Patient demographics (gender, age); disease characteristics (tumor side and size, RENAL score); intraoperative data (surgical approach, duration of surgery, estimated blood loss); and postoperative data (comorbidity, positive surgical margins) were recorded.


We used the transperitoneal or retroperitoneal approach with a three-trocar technique and the patient in the lateral decubitus position. Once entering the retroperitoneal space, we opened the Gerota’s fascia and perirenal fat to locate the tumor. The fat tissue overlying the tumor was preserved when feasible. Renal hilar was isolated when the tumor diameter was larger than 3 cm to prevent catastrophic hemorrhage. The renal parenchyma around the tumor was marked using monopolar coagulation. The tumors were excised with cold scissors and bluntly dissected and enucleated with a vacuum-assisted suction aspirator outside the pseudocapsule. It was important to avoid thermally cutting in order to keep the visual field clear and to ensure the capsule of the tumor remained intact. When hemorrhaging blood vessels were visualized, the monopolar hook was used in spray mode for coagulation. Once tumor excision was completed, repeated monopolar coagulation was carried out on the tumor bed in spray mode (100 W) and fulgurate mode (60 W) by a monopolar hook (Fig. 1). When bleeding was still observed, NBCA was sprayed on the tumor bed. NBCA solidified within 1 min on the traumatized surface and formed a helmet-like eschar to ensure hemostasis (Fig. 2). A drainage tube was placed near the tumor bed. The excised tumor was removed through a laparoscopic retrieval bag.

Fig. 1
figure 1

Repeated coagulation to form a helmet-like eschar helped maintain hemostasis

Fig. 2
figure 2

To achieve satisfactory hemostasis, NBCA was sprayed on the surface of the tumor bed. The NBCA solidified in less than 1 min

Statistical analysis

Data were analyzed using SPSS 22.0 for Windows (SPSS Inc., Chicago, IL, USA). The means of two continuous normally distributed variables were compared using the independent samples Student’s test. The Mann-Whitney U test was used to compare two continuous non-normally distributed variables. The chi-squared and Fisher’s exact tests were used for comparison of categorical variables. A p value of less than 0.05 was considered statistically significant.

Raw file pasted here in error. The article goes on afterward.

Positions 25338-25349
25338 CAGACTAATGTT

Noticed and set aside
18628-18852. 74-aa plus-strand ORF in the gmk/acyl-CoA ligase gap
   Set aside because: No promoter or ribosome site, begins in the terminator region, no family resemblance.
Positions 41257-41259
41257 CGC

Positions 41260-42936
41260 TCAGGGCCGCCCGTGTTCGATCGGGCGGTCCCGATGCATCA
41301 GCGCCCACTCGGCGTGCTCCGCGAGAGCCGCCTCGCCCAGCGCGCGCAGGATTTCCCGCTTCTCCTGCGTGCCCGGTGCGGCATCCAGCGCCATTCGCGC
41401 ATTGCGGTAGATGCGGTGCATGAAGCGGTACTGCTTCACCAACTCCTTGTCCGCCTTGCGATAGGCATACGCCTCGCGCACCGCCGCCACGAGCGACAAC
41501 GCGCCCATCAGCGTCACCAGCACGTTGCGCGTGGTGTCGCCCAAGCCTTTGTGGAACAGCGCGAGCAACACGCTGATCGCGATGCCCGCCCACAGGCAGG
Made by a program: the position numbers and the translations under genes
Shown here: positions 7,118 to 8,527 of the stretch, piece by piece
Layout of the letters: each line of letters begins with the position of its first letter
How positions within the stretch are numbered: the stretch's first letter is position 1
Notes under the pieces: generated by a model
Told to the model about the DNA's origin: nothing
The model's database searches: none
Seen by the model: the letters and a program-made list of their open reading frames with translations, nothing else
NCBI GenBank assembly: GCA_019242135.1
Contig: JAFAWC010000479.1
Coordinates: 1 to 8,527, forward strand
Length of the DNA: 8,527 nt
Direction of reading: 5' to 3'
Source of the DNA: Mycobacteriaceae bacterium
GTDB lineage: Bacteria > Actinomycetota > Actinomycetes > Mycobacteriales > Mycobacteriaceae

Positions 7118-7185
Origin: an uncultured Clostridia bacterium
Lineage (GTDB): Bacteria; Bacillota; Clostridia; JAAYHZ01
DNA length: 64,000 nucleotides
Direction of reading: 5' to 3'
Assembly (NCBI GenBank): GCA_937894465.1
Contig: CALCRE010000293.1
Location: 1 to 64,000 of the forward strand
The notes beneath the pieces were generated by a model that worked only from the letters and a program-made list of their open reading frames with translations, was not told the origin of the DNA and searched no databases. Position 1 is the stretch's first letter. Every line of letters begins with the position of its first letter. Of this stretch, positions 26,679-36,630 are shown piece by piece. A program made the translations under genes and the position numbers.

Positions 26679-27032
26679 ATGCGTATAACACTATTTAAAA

The characteristics and the surgical outcomes of the 142 patients are listed in Table 1. The mean age was 55 years (range 20–86). Gender distribution was 93 males and 49 females. The mean size of tumors was 3.2 cm (range 1.0–10.6). The mean RENAL nephrometry score was 5 (4–8). Histopathological findings revealed 103 renal cell carcinomas, 33 angiomyolipomas, and five oncocytomas. Mean operative time was 120 min (range 40–200). Mean estimated blood loss was 100 ml (range 10–500). Mean change in eGFR was 2.3 ml/min after 6 months follow-up. Three patients (RENAL score 7, 8, and 8) received blood transfusions (Clavien grade 2) for hemorrhage during or after surgery. Two patients had positive surgical margins. No urinary leakage was reported. No surgeries were converted to open.

Table 1 Characteristics and perioperative parameters

A total of 98 patients received NBCA intraoperatively, and 44 did not. The details are shown in Table 2. Patients receiving NBCA had larger tumors (3.0 vs 2.0 cm, p < 0.001), higher RENAL nephrometry scores (5.59 vs 4.47, p = 0.004), higher E item scores (p = 0.009), than did patients not receiving NBCA.


The majority of renal tumors were diagnosed at clinical stage T1 and were amenable to PN [16]. PN has been increasingly utilized to treat T2 renal tumors, and Bertolo et al. reported that PN in the setting of selected cT2 renal masses can be safely performed with acceptable outcomes [17]. However, the technique of LPN is much more difficulty than that of OPN, especially the suturing techniques in laparoscopy, and complications occurred more frequently [18].

Warm ischemia time (WIT), resected healthy margins, and reconstructive injury (renorrhaphy) all impacted renal remnant function [19]. The importance of WIT has been emphasized in the published PN literatures [20]. A WIT “cutoff point” of 30 min has been conventionally accepted as the safe limit for PN [5]. However, Thompson et al. [21] published a study entitled “Every minute counts”, in which they found that a decrease of every minute in WIT was beneficial in terms of renal function preservation. Gill et al. [7] declared every effort to minimize or eliminate ischemia during PN would be a welcomed step forward. In our study, all patients underwent zero-ischemia LPN, and it proved to be an excellent method for protecting renal function.

The acceptable healthy margin during PN resection has historically been considered to be 0.5–1cm. Sutherland et al. [22] proposed that 0.2cm was a safe margin. More recently, some studies claimed that simple tumor enucleation had similar oncologic outcomes to those of standard PN and RN [23, 24]. We used the enucleation method to excise the tumor, with combination of sharpness and blunt separation. Two (1.4%) positive surgical margins were found in our cases, a similar rate to the one reported by Minervini et al. [25].